Fitness Over 50

(501) 372-5300 | (800) 482-6359 (TDD)

Image of a woman and her elderly mother

Blog

Fitness Over 50

As you begin to age, exercise is more important than ever before. Consistent exercise can boost energy, maintain your independent and manage symptoms of illness and pain. Exercise can even REVERSE some of the symptoms of aging. Exercise is not only good for your body but your mind, mood and memory as well!

5 Myths About Exercise and Aging
  • Myth 1: There’s no real benefits of exercise, especially for older people.
    • Fact: Exercise and strength training helps you look and feel younger and stay active longer. Regular physical activity lowers your risk for a variety of conditions, including Alzheimer’s, dementia, heart disease, diabetes, colon cancer, high blood pressure and obesity.
  • Myth 2: Individuals my age shouldn’t exercise. They should save their strength and rest.
    • Fact: Research shows that a sedentary lifestyle is unhealthy for adults, including those over 50. Inactivity often causes individuals to lose the ability to do things on their own and can lead to health issues, doctor visits and use of medicines for illnesses.
  • Myth 3: Exercise puts me at risk of injury or falling down.
    • Fact: Regular exercise, by building strength and stamina, actually reduces your risk of injury or falls! It helps improve both bone mass and balance.
  • Myth 4: It’s too late. It doesn’t make sense for me to start exercising at 50+.
    • Fact: It’s never too late to start focusing on your health! If you’ve never exercised before, or if it’s been a while, start with light walking and other gentle activities.
  • Myth 5: I have a disability or other mobility issue. I can’t exercise sitting down.
    • Fact: Chair-bound people face special challenges but can lift light weights and stretch. Many individuals with disabilities are still able to participate in chair aerobics to increase their range of motion, improve muscle tone and increase cardiovascular health.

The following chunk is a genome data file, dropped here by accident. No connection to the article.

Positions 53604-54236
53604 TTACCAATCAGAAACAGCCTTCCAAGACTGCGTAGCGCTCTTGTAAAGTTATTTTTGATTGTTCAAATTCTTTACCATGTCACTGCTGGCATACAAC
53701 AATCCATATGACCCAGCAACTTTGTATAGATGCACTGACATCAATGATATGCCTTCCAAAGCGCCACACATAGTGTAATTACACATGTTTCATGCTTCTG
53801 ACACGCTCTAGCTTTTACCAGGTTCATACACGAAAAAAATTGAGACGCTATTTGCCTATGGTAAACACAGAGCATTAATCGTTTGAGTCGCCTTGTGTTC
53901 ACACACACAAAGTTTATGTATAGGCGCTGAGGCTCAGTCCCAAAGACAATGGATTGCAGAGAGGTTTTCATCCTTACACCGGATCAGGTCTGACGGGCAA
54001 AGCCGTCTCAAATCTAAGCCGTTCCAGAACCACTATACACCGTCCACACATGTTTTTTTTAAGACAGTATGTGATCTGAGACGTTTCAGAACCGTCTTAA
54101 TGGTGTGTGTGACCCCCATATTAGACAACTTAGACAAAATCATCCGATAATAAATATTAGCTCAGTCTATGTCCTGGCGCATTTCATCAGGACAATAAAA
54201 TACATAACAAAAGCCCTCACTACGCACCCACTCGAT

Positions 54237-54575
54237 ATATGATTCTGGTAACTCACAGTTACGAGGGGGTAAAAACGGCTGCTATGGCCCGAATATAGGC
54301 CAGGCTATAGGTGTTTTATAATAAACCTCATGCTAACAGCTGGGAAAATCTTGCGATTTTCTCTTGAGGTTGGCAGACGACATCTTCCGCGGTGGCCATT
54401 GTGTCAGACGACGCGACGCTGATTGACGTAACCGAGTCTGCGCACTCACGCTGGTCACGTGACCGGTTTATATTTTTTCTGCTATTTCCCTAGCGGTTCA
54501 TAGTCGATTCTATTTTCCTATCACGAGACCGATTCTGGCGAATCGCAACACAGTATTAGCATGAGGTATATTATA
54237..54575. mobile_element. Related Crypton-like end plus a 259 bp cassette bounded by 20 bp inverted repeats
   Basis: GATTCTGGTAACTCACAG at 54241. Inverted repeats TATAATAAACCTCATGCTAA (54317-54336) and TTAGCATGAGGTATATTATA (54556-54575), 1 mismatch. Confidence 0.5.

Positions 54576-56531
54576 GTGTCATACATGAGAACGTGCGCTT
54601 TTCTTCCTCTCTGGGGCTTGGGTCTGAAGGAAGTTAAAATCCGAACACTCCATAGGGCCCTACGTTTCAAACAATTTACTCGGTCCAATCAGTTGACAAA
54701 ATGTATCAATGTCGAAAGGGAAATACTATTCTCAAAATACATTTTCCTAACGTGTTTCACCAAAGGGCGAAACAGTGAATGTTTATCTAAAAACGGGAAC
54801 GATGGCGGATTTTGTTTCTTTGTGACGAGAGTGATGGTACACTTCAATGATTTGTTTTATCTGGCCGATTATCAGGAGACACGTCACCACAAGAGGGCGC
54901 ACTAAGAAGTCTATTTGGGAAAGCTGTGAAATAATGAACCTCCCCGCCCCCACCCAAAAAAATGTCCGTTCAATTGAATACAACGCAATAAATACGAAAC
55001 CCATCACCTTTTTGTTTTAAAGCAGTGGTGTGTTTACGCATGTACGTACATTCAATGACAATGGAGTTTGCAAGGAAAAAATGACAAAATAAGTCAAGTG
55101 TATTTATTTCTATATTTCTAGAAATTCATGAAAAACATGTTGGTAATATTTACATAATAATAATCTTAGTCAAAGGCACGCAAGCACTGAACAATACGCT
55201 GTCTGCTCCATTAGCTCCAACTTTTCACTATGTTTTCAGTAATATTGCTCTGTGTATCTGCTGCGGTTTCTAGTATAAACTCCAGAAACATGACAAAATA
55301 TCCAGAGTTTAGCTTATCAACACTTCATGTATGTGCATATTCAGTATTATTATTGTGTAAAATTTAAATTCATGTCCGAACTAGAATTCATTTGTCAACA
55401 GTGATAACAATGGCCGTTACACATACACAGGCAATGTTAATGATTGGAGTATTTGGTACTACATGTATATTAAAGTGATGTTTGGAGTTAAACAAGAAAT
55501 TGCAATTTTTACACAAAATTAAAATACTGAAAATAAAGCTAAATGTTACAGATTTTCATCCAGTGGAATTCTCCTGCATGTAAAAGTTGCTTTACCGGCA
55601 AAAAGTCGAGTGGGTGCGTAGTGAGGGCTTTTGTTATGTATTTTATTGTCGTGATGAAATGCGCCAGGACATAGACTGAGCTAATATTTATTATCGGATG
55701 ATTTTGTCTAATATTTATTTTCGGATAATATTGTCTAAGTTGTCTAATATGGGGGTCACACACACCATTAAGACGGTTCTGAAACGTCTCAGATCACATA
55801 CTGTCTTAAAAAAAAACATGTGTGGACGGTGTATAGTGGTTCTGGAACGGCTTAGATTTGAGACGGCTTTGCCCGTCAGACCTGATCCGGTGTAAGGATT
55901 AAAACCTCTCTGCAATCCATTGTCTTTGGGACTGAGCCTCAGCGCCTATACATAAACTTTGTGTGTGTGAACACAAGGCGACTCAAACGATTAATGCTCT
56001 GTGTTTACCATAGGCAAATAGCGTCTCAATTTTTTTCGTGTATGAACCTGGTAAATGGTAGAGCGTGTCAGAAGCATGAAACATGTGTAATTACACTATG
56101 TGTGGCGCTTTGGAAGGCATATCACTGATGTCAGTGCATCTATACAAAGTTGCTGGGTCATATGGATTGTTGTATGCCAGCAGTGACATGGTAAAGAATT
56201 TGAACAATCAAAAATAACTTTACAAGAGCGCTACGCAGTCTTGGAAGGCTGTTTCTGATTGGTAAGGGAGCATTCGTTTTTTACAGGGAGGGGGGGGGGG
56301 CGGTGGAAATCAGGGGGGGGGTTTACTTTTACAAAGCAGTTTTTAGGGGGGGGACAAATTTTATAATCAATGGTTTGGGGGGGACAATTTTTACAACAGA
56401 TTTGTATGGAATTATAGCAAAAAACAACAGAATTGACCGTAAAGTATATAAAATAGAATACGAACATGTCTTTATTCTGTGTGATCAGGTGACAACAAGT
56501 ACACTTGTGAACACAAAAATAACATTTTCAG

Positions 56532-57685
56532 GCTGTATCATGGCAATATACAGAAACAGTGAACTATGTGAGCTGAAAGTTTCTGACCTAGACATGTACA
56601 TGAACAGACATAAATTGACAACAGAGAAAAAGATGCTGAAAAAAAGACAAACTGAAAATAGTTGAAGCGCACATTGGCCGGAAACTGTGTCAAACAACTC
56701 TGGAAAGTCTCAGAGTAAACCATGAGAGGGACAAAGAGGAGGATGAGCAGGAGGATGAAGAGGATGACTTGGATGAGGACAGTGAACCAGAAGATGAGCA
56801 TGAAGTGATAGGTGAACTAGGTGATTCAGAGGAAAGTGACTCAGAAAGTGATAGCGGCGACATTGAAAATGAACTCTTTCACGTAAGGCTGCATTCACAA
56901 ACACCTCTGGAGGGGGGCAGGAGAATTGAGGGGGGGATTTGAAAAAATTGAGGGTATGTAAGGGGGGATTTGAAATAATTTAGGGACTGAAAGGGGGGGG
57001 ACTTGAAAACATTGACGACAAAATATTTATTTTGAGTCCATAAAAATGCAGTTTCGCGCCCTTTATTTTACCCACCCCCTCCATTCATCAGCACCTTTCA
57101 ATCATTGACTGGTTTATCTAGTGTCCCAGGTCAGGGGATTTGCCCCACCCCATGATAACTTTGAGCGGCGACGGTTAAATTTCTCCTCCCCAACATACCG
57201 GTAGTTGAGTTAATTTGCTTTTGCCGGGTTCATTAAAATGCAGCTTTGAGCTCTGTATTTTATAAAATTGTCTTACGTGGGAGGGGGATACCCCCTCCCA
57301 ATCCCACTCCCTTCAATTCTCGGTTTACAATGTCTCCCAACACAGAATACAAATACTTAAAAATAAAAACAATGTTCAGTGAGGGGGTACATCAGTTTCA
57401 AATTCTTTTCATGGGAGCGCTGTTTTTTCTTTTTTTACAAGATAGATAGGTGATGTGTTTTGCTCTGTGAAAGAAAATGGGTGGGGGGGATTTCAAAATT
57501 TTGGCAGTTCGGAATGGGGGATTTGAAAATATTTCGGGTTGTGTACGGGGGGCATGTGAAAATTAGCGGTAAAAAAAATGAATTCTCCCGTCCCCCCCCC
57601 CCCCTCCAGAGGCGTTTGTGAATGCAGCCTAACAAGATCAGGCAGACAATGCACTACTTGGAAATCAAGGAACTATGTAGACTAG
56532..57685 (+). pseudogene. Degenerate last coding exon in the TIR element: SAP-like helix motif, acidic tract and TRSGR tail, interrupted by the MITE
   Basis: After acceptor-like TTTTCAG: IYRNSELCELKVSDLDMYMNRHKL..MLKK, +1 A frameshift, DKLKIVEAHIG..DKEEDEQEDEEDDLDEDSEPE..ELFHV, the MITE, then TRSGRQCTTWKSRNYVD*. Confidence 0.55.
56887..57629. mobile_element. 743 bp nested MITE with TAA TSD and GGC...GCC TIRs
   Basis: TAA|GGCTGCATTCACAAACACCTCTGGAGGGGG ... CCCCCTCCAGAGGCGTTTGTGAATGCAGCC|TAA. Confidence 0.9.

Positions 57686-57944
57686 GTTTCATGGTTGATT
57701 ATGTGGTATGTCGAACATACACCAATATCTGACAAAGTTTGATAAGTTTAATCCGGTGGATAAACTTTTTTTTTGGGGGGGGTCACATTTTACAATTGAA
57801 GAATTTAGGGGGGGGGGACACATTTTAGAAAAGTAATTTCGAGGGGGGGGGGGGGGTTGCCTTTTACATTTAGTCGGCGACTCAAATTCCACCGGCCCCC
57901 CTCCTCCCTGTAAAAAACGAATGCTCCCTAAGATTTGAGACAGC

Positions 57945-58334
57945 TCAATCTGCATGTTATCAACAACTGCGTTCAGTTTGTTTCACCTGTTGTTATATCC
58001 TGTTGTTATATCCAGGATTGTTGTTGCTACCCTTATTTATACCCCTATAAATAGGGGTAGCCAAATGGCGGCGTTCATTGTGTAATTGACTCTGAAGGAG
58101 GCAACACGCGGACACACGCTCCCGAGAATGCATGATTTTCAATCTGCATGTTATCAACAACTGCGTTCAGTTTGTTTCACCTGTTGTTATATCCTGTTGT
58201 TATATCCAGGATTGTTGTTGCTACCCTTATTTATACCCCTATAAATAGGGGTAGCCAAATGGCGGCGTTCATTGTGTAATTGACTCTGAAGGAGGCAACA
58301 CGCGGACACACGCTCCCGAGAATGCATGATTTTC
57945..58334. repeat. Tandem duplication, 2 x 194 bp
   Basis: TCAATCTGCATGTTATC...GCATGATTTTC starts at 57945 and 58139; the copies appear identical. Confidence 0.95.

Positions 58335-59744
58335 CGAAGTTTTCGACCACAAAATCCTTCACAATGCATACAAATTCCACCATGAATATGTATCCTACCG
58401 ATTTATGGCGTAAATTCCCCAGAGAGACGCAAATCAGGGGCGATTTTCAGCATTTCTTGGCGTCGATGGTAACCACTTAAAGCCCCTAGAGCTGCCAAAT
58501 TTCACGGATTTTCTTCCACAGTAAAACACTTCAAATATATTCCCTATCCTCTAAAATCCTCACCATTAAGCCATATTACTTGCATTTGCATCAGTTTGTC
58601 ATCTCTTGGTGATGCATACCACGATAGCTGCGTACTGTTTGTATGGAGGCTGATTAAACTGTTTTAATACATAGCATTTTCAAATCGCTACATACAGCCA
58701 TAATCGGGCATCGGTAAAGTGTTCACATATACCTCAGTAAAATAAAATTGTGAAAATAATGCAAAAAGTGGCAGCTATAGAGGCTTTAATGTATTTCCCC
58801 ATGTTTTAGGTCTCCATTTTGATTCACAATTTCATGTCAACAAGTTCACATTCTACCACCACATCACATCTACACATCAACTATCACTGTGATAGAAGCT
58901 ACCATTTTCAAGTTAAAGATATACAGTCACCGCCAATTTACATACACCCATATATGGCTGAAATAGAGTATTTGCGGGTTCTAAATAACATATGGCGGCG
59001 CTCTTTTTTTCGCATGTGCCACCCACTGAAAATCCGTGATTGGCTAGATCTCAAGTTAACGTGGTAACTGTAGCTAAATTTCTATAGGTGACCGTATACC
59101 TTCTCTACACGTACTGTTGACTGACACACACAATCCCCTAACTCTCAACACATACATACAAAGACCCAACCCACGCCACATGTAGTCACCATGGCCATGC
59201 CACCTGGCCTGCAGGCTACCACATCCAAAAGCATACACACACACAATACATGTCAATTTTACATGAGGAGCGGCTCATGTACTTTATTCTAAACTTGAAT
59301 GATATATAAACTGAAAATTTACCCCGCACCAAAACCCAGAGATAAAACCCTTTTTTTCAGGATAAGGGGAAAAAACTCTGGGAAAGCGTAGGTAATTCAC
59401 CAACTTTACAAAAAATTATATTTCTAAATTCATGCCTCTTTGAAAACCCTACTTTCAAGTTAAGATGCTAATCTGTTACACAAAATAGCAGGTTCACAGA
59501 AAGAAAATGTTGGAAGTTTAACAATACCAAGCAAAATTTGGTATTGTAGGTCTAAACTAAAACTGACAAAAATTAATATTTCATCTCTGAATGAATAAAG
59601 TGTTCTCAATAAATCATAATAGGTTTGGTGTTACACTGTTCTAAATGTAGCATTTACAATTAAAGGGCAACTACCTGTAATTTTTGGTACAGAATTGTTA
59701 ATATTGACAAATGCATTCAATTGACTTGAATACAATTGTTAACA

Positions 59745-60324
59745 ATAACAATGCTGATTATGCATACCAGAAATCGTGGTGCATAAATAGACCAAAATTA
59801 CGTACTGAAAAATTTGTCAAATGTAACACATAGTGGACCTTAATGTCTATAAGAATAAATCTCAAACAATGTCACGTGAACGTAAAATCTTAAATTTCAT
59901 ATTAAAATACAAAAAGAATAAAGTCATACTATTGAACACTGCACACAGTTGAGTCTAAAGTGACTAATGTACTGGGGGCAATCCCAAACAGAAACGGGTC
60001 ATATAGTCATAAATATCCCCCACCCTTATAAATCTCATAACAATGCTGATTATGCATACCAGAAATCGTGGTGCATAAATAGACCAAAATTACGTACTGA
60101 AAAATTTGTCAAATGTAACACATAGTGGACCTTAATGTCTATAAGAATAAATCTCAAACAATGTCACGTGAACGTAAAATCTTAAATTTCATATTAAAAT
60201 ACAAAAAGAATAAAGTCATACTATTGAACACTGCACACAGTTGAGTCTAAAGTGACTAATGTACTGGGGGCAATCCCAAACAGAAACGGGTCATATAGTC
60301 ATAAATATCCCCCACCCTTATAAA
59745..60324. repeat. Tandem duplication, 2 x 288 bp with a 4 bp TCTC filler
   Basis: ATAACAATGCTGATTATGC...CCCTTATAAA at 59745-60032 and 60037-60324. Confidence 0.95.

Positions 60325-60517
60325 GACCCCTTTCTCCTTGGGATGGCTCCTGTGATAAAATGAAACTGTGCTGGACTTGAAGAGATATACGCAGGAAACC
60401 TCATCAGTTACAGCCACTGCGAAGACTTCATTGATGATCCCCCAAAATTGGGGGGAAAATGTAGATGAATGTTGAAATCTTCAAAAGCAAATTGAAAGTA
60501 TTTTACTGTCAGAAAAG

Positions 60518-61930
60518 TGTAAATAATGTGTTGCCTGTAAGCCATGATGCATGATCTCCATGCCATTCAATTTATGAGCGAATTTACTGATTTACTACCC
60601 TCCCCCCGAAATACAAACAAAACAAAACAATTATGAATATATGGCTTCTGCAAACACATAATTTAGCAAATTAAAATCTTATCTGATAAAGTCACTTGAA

Physical Health Benefits of Fitness Over 50
  • Exercise helps older adults maintain or lose weight. As metabolism naturally slows, maintaining a healthy weight can become a challenge. Exercise helps increase metabolism and builds muscle mass, helping to burn more calories. When your body reaches a healthy weight, your overall wellness will improve.
  • Exercise reduces the impact of illness and chronic disease. The many benefits of staying active over 50 include improved immune function, better hearth health, improved bone density and increased digestive functioning. People who exercise also have a lowered risk of several chronic conditions including Alzheimer’s disease, diabetes, obesity, heart disease and osteoporosis.
  • Exercise increases mobility, flexibility and balance. It improves strength and posture which, in turn, will help with coordination and reduce the risk of falls.

 

Mental Health Benefits of Fitness Over 50
  • Exercise improves your sleep. We all know quality sleep is important for your overall health. Exercise can help you fall asleep more quickly and sleep more deeply.
  • Exercise boosts mood and self-confidence. Endorphins produced by exercise can help you feel better and reduce feelings of sadness or depression. Being active and feeling strong naturally helps you feel more sure of yourself.

 

Tips for Getting Started Safely
  • Committing to a routine of physical activity is one of the healthiest decisions you can make. Before you get moving, though, consider how best to be safe.
  • Get medical clearance from you doctor before starting an exercise program, especially if you have preexisting condition. Ask if there are any activities you should avoid.
  • Consider health concerns. Keep in mind how ongoing health issues may affect your workouts. For example, individuals with diabetes may need to adjust the timing of medication and meal plans when setting an exercise schedule.
  • Start slow. If you haven’t been active in a while, it can be harmful to go “all out.” Instead, build up your exercise program little by little. Try spacing out workouts during the course of a day. Or try just one exercise class per week.
  • Commit to an exercise schedule for at least 3 or 4 weeks so that it becomes a habit.
  • Stay motivated by focusing on short-term goals, such as improving your mood or energy levels rather than goals such as weight loss which can take longer to achieve.